In The Last of Us, the Clicker kissed Tess as a way to welcome her into the network of cordyceps fungus and to show that they are not always violent.
The Last of Us has already been lauded as one of the best video-game-to-series adaptations ever, even though only two episodes have aired.
During the second episode of the show, Tess was “kissed” by one of the Clickers after she had been infected as a way to show her that the Clickers are invasive, but not always violent.
Is The Last of Us any good?
What has set The Last of Us apart from other shows that have attempted to capture the essence of a video game franchise on film is the fact that this show blends the elements of horror with a truly compelling plot to create one of the best shows of the year.
While only two episodes of the show have been released so far, the entire cast of the show has received widespread critical acclaim for their performances, and the show, as a whole, has been praised by critics and fans alike.
The Last of Us: Why did the Clicker kiss Tess?
The second episode of The Last of Us finally made its debut on 22 January 2023 under the title “Infected”.
One of the reasons why fans loved the first episode of the show so much was because it stayed relatively faithful to the original Naughty Dog and to the original timeline and plot of the characters.
However, with this second episode, the creators of the show, Craig Mazin and Neil Druckmann not only managed to restructure the original story, but they did it in such a way that it seemed even more disturbing than the original.
This episode of the show focused closely on introducing and explaining how the Clickers, a hoard of people who have been infected by cordyceps to the point that the fungus had grown over their eyes, would function in this version of the story.
One noticeable difference between the game and the show becomes clear near the end of the episode at the point where Tess decides to sacrifice herself and give Ellie and Joel more time to escape.
Once the Clickers discover that she is already infected, one of them makes the strange decision to insert its tendrils straight into her mouth and then seemingly kisses her just before she sets off her bomb.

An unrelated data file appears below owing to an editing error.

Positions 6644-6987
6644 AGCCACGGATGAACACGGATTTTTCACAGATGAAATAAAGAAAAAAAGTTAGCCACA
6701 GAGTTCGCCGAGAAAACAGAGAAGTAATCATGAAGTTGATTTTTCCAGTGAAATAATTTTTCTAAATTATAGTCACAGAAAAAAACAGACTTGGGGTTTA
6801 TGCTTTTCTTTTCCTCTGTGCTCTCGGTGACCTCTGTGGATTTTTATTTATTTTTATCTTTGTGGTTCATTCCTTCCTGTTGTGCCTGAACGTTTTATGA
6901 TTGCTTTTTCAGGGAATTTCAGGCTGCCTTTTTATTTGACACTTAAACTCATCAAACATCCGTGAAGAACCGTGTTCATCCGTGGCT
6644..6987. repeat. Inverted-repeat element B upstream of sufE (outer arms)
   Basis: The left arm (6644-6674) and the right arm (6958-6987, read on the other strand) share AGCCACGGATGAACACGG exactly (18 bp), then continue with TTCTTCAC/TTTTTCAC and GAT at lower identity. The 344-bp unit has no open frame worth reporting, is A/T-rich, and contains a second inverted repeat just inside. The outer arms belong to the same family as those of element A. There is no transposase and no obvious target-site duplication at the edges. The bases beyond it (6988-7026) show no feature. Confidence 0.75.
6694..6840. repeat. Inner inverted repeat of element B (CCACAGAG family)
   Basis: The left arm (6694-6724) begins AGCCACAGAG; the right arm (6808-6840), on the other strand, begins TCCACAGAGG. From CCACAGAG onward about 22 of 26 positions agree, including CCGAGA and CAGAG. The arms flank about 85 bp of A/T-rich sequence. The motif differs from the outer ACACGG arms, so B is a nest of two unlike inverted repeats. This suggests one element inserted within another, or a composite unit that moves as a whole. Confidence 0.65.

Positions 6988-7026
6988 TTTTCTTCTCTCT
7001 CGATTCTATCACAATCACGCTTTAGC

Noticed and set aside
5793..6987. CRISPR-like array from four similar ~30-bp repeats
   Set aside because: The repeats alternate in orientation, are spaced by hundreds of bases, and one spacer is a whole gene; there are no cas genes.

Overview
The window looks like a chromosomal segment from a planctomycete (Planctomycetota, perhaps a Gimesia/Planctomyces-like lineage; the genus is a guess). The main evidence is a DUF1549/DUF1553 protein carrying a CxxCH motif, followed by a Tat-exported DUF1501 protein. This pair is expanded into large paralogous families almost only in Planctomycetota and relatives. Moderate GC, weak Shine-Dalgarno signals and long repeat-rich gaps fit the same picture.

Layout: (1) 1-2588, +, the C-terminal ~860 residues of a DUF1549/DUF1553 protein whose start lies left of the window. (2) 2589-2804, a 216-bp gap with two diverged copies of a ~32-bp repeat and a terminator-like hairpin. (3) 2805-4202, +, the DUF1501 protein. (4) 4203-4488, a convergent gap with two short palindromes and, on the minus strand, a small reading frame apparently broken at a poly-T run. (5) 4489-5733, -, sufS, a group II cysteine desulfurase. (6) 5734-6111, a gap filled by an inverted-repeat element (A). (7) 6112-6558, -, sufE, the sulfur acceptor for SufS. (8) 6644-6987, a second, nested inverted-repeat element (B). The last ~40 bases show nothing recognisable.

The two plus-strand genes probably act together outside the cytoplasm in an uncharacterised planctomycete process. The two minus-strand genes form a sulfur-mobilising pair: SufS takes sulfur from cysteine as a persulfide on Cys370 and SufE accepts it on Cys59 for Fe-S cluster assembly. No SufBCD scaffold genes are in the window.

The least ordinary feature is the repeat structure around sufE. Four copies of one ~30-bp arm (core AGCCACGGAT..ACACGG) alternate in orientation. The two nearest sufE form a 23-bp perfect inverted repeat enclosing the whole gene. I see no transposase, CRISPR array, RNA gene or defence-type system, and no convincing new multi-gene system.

Even though this differs from the violence that fans of the show and the game have come to expect from the Clickers, this “kiss” is so invasive that it is uncomfortable to watch.
As it turns out, this is exactly why the creators chose to show it. They want to emphasize the idea that the Clickers are welcoming Tess into their network and that the Clickers only get violent when people resist, but when they join willingly, the hoard grows through love.
How does Tess’s death in the show differ from the game?
Although the way that Tess dies varies in the show from how it happened in the game, it is not completely different. Just like in the show, Tess dies fairly early on in the game, after she is infected by cordyceps fungus.
However, in the game, she lets herself be gunned down by incoming FEDRA soldiers instead of experiencing the horrible sensation of having a Clicker insert its tendrils into her like in the show.
What was the inspiration behind this disturbing scene?
When Craig Mazin and Neil Druckmann were doing early research for the show on how fungus appears and spreads, they came across a photo of someone who had been covered in fugus and had mushrooms growing from their mouth.
This is what ultimately inspired the kiss between Tess and the Clicker and the idea that she would slowly be subsumed by the cordyceps fungus.
What has the overall reaction been to this “kiss”?
The second episode of The Last of Us was also Craig Mazin’s first episode as solo director for the series, and even more people tuned in to watch the second episode than the premiere.
However, these 5 million plus viewers certainly did not expect the deeply unsettling scene where Tess “kissed” the Clicker, and this has elicited quite a response from fans on social media.
While it is evident from the uproar that most people who watched the episode still have many unanswered questions about what lies ahead for Tess and the Clickers, one phrase seems to be repeated time and time again: “Nightmare fuel”.
Fortunately, this is exactly the feeling that director, Craig Mazin, and co-creator, Neil Druckmann, seemingly wanted to elicit from their audience.